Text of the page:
Adventures on El Camino: El Sinaloense
On El Camino and 17th Ave in San Mateo is a gigantic Safeway with a Starbucks just across the street - two ubiquitous establishments that you'll find on the corner of Anytown, USA. What's behind that Safeway is much more interesting, however. If you turn on to 17th, go past the Safeway, and hang a quick left on Palm Ave, there's a hidden gem lurking behind the supermarket that is completely off the beaten path. El Sinaloense is the Mexican restaurant you've been dreaming of, but never found because you couldn't actually see it behind all that corporate advertising. It's in a completely bizarre part of town that few locals ever frequent - a forgotten pocket off of El Camino that existed in San Mateo's former life.
As you can see from the painting above, Sinaloan cuisine is married to the sea. Located just under the state of Sonora, Sinaloa is a northernly province that lies along the Pacific Ocean with comida that focuses on fresh fish, shrimp, scallops, and oysters. El Sinaloense operates very much in that tradition. You can get a quick burrito, some tacos, or a plate of tomales if you want, but you'd be missing out on what this restaurant does best. Unless, of course, you get the machaca.
Machaca is a finely shredded (and often dried and sold in plastic bags) type of beef that is rehydrated when its cooked with vegetables and oil. It is also known as carne seca and is a specialty of northern Mexico, just like flour tortillas. Because I'm married to a Sonoran, I've learned that flour tortillas, while very popular in American burrito culture, are not the norm in most of Mexico. My father-in-law, who is from Colima, had to emigrate to the U.S. before he ever tasted a tortilla de harina. Only Sonora and Sinaloa use flour, whereas the rest of the south uses corn. Luckily, the guy who makes the flour tortillas at El Sinaloense is actually Sonoran, so you get the real deal when you eat here. The machaca is not nearly as fine as some of the dried specimen I've had in the past (which have been like hair), so don't worry about getting something totally foreign. My wife stuck with the Sinaloan tradition and got the Mazatlan: a giant plate of seafood sauteed with spices that you scoop up with the flour tortillas. Amazing stuff. I could have eaten both plates myself.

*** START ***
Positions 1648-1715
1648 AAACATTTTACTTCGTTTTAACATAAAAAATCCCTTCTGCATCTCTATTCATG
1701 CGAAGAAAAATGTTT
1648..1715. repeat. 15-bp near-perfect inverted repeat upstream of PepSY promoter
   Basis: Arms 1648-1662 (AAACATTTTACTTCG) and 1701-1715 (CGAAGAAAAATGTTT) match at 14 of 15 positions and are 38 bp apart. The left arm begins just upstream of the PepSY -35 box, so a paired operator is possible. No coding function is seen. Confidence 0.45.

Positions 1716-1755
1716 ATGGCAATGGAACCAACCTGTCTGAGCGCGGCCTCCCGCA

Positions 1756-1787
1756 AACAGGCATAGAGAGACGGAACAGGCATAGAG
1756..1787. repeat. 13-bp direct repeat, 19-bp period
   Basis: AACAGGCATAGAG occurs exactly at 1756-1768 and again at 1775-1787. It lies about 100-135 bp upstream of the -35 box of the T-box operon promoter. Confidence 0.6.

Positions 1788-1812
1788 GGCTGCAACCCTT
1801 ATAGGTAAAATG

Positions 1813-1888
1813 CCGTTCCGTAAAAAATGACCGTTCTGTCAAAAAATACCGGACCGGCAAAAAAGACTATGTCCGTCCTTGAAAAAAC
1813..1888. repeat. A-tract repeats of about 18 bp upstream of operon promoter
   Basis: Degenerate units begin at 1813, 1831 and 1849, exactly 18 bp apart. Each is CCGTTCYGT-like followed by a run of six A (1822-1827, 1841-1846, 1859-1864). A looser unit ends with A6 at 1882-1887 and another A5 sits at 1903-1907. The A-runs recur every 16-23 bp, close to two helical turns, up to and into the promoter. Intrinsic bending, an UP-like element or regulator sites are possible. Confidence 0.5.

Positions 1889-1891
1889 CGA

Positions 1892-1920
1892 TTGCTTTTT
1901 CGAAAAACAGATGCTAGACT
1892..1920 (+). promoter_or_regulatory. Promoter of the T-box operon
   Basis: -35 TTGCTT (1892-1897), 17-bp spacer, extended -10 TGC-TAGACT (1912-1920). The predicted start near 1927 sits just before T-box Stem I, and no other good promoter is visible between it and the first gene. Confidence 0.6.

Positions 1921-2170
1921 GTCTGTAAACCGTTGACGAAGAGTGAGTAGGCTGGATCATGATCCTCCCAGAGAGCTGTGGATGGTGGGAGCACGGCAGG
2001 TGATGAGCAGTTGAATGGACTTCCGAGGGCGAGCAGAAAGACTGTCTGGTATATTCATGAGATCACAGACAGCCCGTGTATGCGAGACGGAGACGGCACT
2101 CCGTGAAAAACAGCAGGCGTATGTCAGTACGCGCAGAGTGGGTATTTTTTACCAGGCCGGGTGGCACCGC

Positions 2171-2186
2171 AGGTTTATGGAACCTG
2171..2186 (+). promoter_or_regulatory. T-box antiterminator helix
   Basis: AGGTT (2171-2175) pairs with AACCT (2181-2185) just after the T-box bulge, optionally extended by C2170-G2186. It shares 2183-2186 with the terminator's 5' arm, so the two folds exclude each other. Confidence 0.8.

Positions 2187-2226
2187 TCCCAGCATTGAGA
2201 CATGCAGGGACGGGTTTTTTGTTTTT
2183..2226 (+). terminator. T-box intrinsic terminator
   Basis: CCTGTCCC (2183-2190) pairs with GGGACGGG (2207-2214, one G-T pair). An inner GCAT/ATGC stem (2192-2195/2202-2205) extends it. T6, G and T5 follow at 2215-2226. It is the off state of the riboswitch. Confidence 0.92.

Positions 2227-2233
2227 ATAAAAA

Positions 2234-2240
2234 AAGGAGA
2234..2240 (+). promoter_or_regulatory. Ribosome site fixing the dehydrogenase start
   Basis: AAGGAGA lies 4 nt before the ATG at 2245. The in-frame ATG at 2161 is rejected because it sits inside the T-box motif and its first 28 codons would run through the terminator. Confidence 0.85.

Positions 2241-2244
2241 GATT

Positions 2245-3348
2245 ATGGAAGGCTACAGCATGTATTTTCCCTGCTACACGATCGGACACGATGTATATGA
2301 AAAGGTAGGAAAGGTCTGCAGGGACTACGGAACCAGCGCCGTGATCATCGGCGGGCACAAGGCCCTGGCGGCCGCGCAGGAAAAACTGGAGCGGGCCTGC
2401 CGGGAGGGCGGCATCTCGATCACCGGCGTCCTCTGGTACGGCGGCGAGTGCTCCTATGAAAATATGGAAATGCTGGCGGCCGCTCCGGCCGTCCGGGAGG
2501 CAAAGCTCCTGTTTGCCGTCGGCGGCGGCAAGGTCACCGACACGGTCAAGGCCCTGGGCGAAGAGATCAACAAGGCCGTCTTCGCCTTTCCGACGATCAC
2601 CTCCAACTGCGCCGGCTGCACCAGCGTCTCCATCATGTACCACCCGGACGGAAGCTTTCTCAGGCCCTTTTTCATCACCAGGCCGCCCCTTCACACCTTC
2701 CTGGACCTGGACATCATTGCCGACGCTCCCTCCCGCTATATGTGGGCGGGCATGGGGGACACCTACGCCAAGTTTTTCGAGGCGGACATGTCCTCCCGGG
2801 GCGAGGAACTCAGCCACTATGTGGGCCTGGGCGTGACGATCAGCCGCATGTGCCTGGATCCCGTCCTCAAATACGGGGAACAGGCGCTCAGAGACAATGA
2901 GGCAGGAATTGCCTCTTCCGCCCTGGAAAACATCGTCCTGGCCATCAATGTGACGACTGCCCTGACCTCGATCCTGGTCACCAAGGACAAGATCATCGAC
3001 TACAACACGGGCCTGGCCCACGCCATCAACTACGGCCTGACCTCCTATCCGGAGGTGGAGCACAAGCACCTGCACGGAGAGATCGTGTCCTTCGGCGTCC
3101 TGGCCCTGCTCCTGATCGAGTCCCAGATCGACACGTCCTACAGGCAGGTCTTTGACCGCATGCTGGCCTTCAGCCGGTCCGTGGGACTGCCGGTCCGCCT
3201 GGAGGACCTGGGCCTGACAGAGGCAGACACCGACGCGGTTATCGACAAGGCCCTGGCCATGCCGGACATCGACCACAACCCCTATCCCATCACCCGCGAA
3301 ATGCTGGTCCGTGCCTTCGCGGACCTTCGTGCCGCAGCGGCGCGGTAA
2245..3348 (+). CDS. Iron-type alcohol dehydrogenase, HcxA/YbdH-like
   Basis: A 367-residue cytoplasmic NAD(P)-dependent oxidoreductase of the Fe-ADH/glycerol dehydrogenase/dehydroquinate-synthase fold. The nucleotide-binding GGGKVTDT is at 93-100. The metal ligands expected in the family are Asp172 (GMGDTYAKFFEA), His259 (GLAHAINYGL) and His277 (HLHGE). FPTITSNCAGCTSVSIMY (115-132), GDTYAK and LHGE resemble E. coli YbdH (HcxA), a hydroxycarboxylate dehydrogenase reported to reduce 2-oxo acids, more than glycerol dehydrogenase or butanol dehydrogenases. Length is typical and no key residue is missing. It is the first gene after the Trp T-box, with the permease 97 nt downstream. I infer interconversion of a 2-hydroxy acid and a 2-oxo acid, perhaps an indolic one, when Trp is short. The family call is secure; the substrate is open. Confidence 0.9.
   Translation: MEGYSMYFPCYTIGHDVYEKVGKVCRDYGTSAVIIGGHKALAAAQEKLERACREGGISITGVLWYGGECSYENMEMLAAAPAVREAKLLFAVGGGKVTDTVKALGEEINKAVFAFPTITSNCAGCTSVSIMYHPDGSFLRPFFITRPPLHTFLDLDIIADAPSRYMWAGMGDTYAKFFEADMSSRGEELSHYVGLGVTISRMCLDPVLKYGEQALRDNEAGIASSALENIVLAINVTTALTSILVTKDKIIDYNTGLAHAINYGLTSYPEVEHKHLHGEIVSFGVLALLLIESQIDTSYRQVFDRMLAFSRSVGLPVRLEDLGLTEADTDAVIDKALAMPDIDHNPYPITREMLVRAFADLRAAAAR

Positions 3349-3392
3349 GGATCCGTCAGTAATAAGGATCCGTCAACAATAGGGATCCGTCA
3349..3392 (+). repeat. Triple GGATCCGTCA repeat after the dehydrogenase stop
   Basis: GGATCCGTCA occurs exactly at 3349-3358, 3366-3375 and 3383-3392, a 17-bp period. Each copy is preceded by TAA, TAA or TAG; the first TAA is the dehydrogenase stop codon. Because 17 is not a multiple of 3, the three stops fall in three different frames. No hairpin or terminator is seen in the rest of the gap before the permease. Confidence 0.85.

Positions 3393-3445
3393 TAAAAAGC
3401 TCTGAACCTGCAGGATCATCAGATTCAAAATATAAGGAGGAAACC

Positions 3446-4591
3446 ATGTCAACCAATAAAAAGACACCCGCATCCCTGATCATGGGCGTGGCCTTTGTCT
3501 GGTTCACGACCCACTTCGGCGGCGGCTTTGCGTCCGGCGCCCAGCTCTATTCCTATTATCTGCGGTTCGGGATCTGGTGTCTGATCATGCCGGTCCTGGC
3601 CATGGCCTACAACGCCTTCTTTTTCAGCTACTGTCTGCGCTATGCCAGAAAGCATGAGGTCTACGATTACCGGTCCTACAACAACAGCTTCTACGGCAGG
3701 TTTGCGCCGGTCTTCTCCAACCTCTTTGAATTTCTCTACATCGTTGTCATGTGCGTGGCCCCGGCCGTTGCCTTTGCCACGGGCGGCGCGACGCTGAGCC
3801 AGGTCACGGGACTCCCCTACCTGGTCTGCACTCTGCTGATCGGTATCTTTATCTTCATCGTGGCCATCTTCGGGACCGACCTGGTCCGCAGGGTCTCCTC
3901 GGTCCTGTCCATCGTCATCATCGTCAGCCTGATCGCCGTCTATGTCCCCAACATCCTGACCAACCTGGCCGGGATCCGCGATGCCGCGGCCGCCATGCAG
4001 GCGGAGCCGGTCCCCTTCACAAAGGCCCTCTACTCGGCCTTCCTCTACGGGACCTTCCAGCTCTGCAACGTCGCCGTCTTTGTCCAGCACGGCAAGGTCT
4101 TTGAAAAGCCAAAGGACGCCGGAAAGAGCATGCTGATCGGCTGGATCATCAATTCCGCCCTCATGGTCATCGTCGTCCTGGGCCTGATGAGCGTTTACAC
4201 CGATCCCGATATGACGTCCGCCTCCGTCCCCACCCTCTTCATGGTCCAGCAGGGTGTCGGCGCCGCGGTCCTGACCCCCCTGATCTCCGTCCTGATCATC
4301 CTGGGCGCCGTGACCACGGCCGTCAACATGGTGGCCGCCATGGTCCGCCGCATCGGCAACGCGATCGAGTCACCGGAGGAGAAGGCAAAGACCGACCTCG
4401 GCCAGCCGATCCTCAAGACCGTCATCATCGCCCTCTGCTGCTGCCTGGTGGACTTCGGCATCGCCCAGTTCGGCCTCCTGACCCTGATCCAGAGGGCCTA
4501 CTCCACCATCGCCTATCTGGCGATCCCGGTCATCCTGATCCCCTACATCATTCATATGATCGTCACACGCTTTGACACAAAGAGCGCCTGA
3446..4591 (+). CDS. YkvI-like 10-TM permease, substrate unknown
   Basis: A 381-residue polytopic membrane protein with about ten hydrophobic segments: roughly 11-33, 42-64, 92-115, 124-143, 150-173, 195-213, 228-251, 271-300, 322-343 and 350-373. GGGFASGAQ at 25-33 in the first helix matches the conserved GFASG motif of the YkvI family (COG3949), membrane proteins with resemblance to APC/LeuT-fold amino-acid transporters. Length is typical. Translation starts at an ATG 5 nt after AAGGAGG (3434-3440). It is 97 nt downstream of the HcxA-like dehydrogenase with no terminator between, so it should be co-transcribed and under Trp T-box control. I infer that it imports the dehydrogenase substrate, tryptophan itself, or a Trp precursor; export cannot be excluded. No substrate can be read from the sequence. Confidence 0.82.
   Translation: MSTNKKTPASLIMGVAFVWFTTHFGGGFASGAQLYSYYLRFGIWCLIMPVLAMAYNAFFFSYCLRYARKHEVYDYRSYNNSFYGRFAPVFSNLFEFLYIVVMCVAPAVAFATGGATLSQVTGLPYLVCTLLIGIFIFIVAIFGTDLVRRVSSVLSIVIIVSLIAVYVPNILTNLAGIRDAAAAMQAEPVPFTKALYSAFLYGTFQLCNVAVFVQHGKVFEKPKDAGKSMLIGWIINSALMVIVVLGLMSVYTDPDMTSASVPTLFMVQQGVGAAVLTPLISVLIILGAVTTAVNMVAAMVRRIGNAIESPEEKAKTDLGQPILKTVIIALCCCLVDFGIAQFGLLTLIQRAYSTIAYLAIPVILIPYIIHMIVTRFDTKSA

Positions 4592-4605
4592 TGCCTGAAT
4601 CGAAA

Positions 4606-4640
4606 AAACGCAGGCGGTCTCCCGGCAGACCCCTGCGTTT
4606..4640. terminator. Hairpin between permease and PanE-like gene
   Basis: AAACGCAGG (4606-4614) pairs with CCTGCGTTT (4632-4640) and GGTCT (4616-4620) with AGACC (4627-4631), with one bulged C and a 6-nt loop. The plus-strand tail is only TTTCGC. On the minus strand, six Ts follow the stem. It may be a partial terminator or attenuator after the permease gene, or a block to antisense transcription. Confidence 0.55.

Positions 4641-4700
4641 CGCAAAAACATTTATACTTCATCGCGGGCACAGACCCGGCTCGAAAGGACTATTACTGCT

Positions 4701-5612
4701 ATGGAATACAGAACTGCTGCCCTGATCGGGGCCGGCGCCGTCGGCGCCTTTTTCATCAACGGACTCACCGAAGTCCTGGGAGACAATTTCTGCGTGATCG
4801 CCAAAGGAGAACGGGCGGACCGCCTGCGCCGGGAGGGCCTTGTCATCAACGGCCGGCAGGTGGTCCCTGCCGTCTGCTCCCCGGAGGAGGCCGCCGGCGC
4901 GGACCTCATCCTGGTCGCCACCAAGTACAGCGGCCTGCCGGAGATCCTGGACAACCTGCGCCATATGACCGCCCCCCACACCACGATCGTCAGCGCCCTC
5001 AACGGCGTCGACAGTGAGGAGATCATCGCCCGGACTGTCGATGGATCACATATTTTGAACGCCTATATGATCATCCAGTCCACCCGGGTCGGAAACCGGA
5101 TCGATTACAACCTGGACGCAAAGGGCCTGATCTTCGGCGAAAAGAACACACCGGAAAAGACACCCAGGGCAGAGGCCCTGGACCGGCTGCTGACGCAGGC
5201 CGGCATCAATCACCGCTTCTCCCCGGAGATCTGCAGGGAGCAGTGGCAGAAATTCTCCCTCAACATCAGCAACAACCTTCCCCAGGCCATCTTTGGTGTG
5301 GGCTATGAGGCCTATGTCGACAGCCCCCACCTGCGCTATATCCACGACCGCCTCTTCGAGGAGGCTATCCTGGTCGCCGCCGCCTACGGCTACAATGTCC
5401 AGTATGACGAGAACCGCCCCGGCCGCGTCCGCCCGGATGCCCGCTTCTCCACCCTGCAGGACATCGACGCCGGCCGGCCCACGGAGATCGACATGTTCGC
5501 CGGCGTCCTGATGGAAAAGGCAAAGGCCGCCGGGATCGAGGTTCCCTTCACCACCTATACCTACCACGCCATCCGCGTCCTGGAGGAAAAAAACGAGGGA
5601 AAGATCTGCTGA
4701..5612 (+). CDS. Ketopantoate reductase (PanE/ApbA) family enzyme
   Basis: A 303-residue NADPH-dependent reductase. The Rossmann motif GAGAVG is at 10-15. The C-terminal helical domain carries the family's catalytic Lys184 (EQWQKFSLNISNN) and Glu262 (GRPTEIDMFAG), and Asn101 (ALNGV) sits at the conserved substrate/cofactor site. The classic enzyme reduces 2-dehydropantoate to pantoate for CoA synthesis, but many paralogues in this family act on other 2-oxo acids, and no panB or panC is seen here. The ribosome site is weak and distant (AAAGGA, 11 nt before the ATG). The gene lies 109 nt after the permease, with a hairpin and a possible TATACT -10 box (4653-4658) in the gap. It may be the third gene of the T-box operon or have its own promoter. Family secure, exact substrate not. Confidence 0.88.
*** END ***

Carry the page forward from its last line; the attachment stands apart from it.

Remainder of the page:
There's a decent amount of good tequila at El Sinaloense including Sinaloa's own Los Osuna, which we carry at K&L. There are some great beer cocktails as well like the Cerveza Preparada: beer with shrimp juice on the rocks with lime! You can drink well while you eat, no doubt.
The Michelada is the way to go, however. A bottle of beer (your choice - I did Dos Equis) with tomato juice, spicy seasoning and lime. Deeeeeeeeelicious!
The salsa and chips at El Sinaloense are super dangerous as well. The roasted flavor of the tomatoes has a very home-made character that makes you feel like you're in someone's living room rather than a restaurant. Overall, this place is one of the best Mexican restaurants I've ever eaten at in the Bay Area. Granted, I've only ever had two dishes from the menu, but I would come back over and over again to eat those two things - and drink five more Micheladas. Most dinner options are in the $15 to $20 range, which means two can eat well for about $50.
More adventure awaits off the El Camino strip! Seek this place out.